A: Right, but I could have worked that out.

Q: Back to "hitman." Does it ever help you meet women?

A: No, not at all. I mean ... [deep voice]"the hitman," no.

Q: Well, what is the worst pick-up line you have ever used or heard used on a woman?

A: "Excuse me, you dropped something," and they would say, "What did you drop?" ... "Conversation."

Q: That doesn't work.

A: Nope, but you asked me what was the worst line I dropped, right? Well, that was the worst line.

Q: Yeah, it probably was. Does your son [Earl Jr.] have a favorite song that really grates on your nerves?

A: You know what, his grandmother bought him one of those Baby Mozart tapes. It has a lot -- a lot -- of Mozart music with the pictures, and he puts it on about three times each day. That's his favorite show. And I have bought him the Barney tapes, I have bought him Winnie the Pooh ... but for some reason he likes that Baby Mozart. He's crazy about him, so I have to play it three times a day.

Q: You're not in to Mozart?

A: I ain't into Mozart. I ain't into Beethoven. But if you've got them, I've probably heard them.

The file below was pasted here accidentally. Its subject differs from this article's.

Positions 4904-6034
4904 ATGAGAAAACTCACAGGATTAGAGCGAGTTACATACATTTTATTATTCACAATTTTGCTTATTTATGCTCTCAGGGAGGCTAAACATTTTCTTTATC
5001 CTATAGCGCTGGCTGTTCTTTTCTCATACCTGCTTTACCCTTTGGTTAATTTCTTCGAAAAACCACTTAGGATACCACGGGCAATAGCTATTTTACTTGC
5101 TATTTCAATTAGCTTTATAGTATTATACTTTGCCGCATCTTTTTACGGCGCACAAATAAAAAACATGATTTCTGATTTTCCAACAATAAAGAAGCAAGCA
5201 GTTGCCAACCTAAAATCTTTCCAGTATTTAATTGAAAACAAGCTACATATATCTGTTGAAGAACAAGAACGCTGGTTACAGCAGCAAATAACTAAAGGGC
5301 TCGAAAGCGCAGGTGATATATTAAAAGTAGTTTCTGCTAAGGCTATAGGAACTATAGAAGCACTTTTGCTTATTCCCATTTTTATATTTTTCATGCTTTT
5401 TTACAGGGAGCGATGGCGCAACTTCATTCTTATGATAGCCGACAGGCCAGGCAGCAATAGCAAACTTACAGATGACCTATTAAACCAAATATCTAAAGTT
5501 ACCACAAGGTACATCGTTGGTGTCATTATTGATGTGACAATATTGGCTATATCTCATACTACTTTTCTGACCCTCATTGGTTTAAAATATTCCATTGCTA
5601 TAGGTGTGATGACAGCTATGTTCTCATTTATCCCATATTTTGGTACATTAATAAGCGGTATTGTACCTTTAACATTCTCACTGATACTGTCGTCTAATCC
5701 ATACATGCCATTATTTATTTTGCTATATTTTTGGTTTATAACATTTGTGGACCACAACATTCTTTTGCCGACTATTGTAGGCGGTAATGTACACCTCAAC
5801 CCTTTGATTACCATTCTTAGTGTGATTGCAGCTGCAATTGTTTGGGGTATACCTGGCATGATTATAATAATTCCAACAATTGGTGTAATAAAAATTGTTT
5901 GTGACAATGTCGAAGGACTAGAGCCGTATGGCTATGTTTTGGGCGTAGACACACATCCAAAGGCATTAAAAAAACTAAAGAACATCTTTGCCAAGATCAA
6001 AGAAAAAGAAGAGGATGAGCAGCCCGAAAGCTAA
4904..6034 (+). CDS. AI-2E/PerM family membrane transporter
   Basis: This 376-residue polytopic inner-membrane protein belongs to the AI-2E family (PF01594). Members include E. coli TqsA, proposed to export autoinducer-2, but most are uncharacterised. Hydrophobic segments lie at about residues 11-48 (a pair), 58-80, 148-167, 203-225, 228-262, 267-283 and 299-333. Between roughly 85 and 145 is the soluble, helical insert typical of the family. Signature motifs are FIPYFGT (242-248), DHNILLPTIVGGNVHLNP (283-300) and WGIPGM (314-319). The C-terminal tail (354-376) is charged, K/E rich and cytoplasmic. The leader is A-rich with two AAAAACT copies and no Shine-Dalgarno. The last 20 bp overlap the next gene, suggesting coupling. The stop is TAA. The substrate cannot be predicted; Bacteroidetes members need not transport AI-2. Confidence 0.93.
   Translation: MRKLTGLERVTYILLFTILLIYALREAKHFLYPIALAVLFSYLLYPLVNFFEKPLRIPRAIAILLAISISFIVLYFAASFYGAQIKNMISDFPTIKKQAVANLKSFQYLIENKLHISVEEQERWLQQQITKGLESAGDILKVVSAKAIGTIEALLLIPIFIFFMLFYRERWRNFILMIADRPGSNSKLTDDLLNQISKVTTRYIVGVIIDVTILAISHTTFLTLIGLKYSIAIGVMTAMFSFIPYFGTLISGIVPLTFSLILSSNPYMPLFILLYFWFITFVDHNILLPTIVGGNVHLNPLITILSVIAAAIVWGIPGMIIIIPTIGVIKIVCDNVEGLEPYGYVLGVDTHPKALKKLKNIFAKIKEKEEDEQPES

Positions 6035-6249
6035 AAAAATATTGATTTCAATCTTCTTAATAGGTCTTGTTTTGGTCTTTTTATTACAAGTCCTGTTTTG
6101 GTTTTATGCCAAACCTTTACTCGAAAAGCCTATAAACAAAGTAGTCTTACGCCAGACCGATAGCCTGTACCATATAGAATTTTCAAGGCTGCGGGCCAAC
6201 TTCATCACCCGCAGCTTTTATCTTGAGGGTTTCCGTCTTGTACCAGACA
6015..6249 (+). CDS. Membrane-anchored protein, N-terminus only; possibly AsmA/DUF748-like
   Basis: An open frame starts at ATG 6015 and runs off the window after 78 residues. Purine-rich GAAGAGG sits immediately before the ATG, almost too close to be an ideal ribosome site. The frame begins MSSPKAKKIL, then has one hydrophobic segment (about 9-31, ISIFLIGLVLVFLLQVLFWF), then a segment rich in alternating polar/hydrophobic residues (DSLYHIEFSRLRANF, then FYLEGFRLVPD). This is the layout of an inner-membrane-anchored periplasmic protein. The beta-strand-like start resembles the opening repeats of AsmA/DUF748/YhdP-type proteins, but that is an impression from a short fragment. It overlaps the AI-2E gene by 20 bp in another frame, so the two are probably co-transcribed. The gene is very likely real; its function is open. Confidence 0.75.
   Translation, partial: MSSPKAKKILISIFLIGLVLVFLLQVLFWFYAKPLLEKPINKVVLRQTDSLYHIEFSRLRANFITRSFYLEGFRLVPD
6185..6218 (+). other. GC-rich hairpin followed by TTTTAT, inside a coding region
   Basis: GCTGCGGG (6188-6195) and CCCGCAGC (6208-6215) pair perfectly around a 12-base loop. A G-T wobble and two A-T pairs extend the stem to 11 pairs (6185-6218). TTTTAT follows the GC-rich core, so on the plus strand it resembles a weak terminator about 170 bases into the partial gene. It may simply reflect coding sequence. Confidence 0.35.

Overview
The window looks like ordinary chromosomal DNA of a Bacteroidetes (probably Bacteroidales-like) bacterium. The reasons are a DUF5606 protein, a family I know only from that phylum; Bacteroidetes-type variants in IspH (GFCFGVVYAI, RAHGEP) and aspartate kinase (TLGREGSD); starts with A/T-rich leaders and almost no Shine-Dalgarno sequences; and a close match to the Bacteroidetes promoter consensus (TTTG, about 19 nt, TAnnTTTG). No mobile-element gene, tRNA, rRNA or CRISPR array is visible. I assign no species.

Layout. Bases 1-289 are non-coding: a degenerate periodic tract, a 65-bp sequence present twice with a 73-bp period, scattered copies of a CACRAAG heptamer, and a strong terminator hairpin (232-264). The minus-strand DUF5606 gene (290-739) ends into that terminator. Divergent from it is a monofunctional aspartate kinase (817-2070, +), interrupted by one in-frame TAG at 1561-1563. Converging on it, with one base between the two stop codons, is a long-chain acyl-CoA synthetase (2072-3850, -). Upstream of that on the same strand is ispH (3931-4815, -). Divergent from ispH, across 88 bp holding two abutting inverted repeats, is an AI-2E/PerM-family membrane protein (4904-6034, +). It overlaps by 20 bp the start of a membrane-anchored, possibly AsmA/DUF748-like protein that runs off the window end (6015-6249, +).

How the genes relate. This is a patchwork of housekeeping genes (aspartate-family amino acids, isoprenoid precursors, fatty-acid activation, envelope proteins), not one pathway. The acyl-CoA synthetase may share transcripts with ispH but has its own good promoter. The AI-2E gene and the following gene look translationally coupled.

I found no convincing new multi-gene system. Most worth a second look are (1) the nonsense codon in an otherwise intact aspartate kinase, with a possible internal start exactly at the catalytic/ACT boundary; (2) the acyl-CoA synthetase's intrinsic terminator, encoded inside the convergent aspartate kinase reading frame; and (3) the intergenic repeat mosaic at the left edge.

Q: Worst attempt a player has made at blocking you?

A: It was in Tennessee two years ago. A guy came out to block me low, to cut me, and I just dove over him to get [Titans running back] Eddie George. I don't remember who it was, but he gave it away way too soon.

Q: Do you have an opinion on the ketchup bottles on top of the scoreboard?

A: I like them, honestly. Only because before they light up, there is this certain music that they've got going along. You know, you're looking around and then all of a sudden there are two ketchup bottles lighting up, and you see the ketchup coming out on the screen. You see some of our [opponents] looking around, and it's like the ketchup is coming out on our victims.

Q: Favorite music group?

A: Bob Marley and the Wailers.

Q: I think his last concert was here.

A: Really? I did not know that.

Q: I'm pretty sure that "Redemption Song" was recorded live at the Civic Arena.